As any Canucks fan knows, the last few years have been painful to watch when it comes to playoff time. The 2011 Stanley Cup final match up with the rival Boston Bruins still pains me to think about to this day. The President’s Trophy curse seemed all too real as the Canucks dropped a 2-0 series lead and lost 4-0 in game seven to give up the championship.
It’s been nearly four years since the Bruins raised the Cup in Canucks territory yet things seem to have only gotten worse. Since their run for the Cup they have been eliminated in the first round three times (including this year) and didn’t even qualify in 2013-2014.
When the Canucks fail critics are quick to point fingers at the Sedin twins or blame whatever goalie they have in net that year. But where does the problem really lie? Following that dreadful game seven loss the Canucks franchise had to make some serious changes.
The 2013-2014 NHL season didn’t look good for the Canucks from the get go. During the off-season the Canucks swapped coaches with the New York Rangers which landed Alain Vigneault in the Big Apple and Jon Tortorella in the Rainy City. There seemed to be no issues with Vigneault’s new position but many feared if Tortorella’s “rough n’ tough” coaching style would sit well with his new veteran team.
It wasn’t long before seasoned players began to dispute Tortorella’s coaching techniques. A 2011 incident with Marc Staal already had Alex Burrows on Tortorella’s bad side. After his eventual firing, rumours surfaced that Tortorella had spent much of his time tempting the Canucks organization to buy out Burrows’ contract. Needless to say the team suffered through an unhealthy environment.
Before Ryan Kesler was traded to the Anaheim Ducks this past off season he played a key role in the success of the Canucks. He was a leader both on the ice and in the dressing room so long as he was happy with how the team was playing. It wasn’t uncommon to see him acting out and joking with the guys in the room but his attitude soon shifted. The Canucks were a dominating force in the then Northwest Division but they couldn’t seem to make it past the first round. Rumours had it that Kesler wasn’t happy and he wanted out.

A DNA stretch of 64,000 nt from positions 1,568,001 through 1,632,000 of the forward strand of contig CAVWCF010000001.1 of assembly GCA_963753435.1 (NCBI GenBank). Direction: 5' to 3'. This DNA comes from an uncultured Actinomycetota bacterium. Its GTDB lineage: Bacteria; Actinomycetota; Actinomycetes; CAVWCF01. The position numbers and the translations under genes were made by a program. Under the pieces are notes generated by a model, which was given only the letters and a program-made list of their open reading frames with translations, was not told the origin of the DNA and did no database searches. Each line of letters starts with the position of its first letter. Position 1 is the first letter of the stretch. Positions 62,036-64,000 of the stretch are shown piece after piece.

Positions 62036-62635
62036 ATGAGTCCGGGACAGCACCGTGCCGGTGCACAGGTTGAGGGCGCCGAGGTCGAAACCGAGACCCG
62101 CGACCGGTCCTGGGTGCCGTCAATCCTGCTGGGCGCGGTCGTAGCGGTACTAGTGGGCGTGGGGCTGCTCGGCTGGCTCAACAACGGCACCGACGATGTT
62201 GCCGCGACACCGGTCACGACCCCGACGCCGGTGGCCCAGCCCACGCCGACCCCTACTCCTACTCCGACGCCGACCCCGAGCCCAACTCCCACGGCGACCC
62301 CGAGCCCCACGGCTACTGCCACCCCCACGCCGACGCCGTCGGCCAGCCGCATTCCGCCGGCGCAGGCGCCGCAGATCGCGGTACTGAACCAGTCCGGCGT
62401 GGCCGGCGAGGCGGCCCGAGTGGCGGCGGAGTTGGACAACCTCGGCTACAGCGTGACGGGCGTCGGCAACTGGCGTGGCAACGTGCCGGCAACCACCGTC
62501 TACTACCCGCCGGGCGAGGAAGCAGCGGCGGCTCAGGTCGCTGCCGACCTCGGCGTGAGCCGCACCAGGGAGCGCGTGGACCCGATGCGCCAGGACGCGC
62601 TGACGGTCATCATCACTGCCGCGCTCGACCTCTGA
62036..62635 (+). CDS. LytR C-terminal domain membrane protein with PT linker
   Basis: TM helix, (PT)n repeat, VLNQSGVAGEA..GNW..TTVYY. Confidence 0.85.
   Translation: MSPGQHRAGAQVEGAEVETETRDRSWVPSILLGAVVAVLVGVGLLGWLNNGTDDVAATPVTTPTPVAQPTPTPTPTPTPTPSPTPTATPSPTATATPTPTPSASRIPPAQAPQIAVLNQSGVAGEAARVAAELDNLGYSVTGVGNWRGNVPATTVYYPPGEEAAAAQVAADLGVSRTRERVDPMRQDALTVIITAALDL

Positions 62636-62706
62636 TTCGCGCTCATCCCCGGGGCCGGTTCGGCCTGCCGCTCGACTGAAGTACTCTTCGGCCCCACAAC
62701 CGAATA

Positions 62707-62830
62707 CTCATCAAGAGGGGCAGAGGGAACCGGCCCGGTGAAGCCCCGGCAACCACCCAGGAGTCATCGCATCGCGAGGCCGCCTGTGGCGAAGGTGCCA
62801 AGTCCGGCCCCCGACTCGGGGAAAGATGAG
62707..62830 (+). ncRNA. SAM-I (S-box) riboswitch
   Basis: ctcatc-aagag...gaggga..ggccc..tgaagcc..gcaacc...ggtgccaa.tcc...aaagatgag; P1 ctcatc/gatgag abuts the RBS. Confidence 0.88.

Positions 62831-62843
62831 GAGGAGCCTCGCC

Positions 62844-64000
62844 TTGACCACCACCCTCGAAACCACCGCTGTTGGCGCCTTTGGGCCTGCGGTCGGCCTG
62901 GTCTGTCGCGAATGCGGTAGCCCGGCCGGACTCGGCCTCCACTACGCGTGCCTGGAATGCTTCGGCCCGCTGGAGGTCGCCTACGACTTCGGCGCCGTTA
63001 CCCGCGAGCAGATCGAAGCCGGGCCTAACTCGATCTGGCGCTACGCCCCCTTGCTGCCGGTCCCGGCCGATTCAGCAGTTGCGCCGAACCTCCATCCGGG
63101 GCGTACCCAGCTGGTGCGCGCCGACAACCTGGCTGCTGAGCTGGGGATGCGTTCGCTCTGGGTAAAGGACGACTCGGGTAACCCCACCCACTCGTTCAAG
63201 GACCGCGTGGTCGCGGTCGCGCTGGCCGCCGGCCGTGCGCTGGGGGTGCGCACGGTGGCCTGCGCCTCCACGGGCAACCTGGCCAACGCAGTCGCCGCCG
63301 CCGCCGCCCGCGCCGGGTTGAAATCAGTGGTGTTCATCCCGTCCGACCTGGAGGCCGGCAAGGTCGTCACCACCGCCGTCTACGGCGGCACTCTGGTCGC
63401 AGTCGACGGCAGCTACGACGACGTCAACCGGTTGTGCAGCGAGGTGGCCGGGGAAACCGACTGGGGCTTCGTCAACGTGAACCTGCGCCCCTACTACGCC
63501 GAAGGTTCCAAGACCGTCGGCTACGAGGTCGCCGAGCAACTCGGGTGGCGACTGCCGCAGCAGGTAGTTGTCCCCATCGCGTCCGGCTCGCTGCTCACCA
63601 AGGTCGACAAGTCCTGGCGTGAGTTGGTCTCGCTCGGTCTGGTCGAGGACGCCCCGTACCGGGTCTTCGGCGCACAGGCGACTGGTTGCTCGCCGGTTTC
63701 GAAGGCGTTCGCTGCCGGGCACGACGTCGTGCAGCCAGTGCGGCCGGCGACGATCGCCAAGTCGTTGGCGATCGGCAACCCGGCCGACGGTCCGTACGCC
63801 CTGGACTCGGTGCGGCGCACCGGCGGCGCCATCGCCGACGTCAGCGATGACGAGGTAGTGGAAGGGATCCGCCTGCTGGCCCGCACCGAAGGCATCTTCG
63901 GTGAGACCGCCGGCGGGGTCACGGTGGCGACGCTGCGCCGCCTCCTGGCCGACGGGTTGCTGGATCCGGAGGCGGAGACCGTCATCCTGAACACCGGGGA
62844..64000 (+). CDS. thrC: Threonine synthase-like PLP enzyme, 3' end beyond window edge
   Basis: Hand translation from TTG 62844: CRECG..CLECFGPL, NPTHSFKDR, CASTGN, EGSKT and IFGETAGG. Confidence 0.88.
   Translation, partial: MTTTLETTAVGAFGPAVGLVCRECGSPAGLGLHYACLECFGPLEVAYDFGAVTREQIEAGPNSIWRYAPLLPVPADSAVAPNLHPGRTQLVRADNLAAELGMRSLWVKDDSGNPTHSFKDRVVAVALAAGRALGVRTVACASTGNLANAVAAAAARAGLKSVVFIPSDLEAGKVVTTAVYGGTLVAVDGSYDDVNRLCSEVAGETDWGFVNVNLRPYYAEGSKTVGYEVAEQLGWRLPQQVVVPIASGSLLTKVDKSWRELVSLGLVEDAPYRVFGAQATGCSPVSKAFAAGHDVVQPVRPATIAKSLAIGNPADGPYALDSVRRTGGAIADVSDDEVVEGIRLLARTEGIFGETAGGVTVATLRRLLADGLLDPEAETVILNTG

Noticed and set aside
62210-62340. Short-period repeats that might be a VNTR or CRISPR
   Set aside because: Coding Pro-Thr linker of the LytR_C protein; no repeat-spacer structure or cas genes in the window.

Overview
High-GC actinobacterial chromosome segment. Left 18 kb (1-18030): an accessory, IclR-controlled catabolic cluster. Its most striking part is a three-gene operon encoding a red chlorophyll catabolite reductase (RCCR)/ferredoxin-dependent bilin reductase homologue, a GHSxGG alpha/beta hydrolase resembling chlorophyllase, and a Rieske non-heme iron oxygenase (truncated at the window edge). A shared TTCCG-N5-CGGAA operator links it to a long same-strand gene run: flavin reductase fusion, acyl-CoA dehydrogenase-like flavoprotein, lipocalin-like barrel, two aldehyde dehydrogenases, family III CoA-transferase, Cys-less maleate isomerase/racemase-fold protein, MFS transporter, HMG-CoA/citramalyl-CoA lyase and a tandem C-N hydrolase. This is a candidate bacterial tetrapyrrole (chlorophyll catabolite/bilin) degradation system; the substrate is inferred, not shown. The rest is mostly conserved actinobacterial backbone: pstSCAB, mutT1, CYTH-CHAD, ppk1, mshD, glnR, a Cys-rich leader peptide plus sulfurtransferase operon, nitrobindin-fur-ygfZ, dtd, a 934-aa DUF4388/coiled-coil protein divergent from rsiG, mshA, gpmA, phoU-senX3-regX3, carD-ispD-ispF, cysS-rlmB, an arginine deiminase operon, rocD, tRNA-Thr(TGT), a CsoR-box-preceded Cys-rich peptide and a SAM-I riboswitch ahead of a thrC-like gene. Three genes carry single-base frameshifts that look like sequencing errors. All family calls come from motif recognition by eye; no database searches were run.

At the same time Kesler was having behind the scenes meetings with (former) General Manager Mike Gillis, everyone was still wondering what was going to happen with Roberto Luongo. With Corey Schneider out of the picture Luongo finally felt as though he would be staying in Vancouver for the time being, at least until the off-season. Much to his surprise Luongo was traded to the Florida Panthers at the 2014 trade deadline. As for Kesler – nothing.
The 2013-2014 season was a disaster for the Canucks and understandably so. There was simply too much going on behind the scenes for the players to focus on making the playoffs, let alone making another run for the Cup. As the season winded down the Canucks came up short and finished in 12th place with 83 points. For the first time in six seasons the Vancouver Canucks missed the playoffs.
A Fresh Sheet of Ice
The 2013-2014 season came to a disappointing close for the Canucks organization but gave them the opportunity they needed to start over. With the hiring of former Canuck winger Trevor Linden as the team’s new President, things were looking up. Mike Gillis was relieved of his duties as General Manager and John Tortorella was fired as the head coach. Shorty thereafter Linden hired Jim Benning as the new GM and Willie Desjardins was hired to replace Tortorella.
The new staff had a lot of work on their hands and the 2014-2015 season was approaching fast. As we know Benning was able to complete the Kesler trade and acquired solid young talent in Nick Bonino and Luca Sbisa. With Luongo in Florida, Kesler in Anaheim and Tortorella out of the picture, the Canucks could focus solely on the upcoming season.
— Vancouver #Canucks (@Canucks) April 29, 2015
Despite the outcome of this year’s playoffs it was a successful year overall for the Canucks. A fifth place finish in the Western Conference is remarkable considering the previous season. The young Calgary Flames squad made for a tough first round opponent but the Canucks will have to adjust. Moving forward the team will take this season as a learning tool and be a top contender next season.
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